Professor - Behavior Analysis Program
I am a Professor in the Department of Psychology. I teach PSY1400/1410, which is the introductory course in behavioral processes. Topics range from free will to interventions designed to treat depression and drug dependence. I also teach an upper-division course on applying behavior-change technology to workplace settings. In 2009, I was awarded the ING Excellence in Teaching Award and in 2014 I was named the Faculty Researcher of the Year in the College of Education and for the University at large.
I served as Associate Editor of the Journal of the Experimental Analysis of Behavior from 2002-2008, and as Editor-in-Chief of this prestigious journal from 2011-2015. In 2013, I served as Editor-in-Chief of the two-volume APA Handbook of Behavior Analysis. I have served on a number of decision making bodies, including the Society for the Experimental Analysis of Behavior and the Association for Behavior Analysis International. I frequently review grant proposals for the National Institutes of Health and, every once in a while, I go trout fishing, skiing, mountain biking, or hiking with my family.
My research broadly examines decision making. For example, my graduate- and undergraduate student colleagues and I study impulsivity and how it influences drug taking and gambling. Other studies are examining how to teach individuals to better delay gratification, with the long-term goal of reducing susceptibility to addictions. Still other studies are exploring the application of game-design principles to improving physical activity levels and the dietary choices made by children in elementary schools. These projects have been supported by grants from the National Institutes of Health (National Institute on Drug Abuse, National Institute for Child Health and Development) and the US Department of Agriculture.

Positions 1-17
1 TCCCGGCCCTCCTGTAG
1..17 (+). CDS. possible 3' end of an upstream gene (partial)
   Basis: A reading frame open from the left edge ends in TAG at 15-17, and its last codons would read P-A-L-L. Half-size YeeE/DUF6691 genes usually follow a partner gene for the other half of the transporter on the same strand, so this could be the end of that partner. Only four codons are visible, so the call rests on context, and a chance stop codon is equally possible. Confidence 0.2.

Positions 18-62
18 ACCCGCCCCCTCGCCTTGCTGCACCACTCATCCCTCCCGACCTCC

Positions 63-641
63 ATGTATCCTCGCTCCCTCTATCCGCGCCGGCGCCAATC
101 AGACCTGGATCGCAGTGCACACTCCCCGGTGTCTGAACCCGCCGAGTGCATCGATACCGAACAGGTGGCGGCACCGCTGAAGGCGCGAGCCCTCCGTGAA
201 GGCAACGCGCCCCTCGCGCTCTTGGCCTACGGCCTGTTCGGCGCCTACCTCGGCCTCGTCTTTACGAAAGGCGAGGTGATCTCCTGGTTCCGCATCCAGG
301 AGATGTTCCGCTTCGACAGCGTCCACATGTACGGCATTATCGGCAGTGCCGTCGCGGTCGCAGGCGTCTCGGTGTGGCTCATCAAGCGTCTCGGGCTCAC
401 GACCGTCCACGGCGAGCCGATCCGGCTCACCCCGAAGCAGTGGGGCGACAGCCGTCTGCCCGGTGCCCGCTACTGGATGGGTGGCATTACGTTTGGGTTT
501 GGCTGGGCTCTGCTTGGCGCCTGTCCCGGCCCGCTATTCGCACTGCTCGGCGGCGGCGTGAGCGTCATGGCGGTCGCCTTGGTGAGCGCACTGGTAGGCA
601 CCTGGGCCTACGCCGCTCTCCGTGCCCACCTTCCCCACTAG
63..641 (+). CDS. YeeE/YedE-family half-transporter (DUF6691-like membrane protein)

Prospective Graduate Students
I am accepting applications for the fall 2020 semester. Applicants should have a strong interest in one or more of my three ongoing areas of behavioral-economic research: (i) delay discounting and drug self-administration in nonhumans, (ii) improving self-control in at-risk children, and (iii) improving healthy behaviors in adults and children
Successful applicants will have:
- A strong background in behavioral sciences (e.g., undergrad major in psychology, behavior analysis, or an affiliated field).
- A strong overall GPA (>3.2), and GRE scores in the top 50%
- Three letters of recommendation illustrating your commitment to pursuing a career in the bio-behavioral sciences.
Follow this link to begin the application process.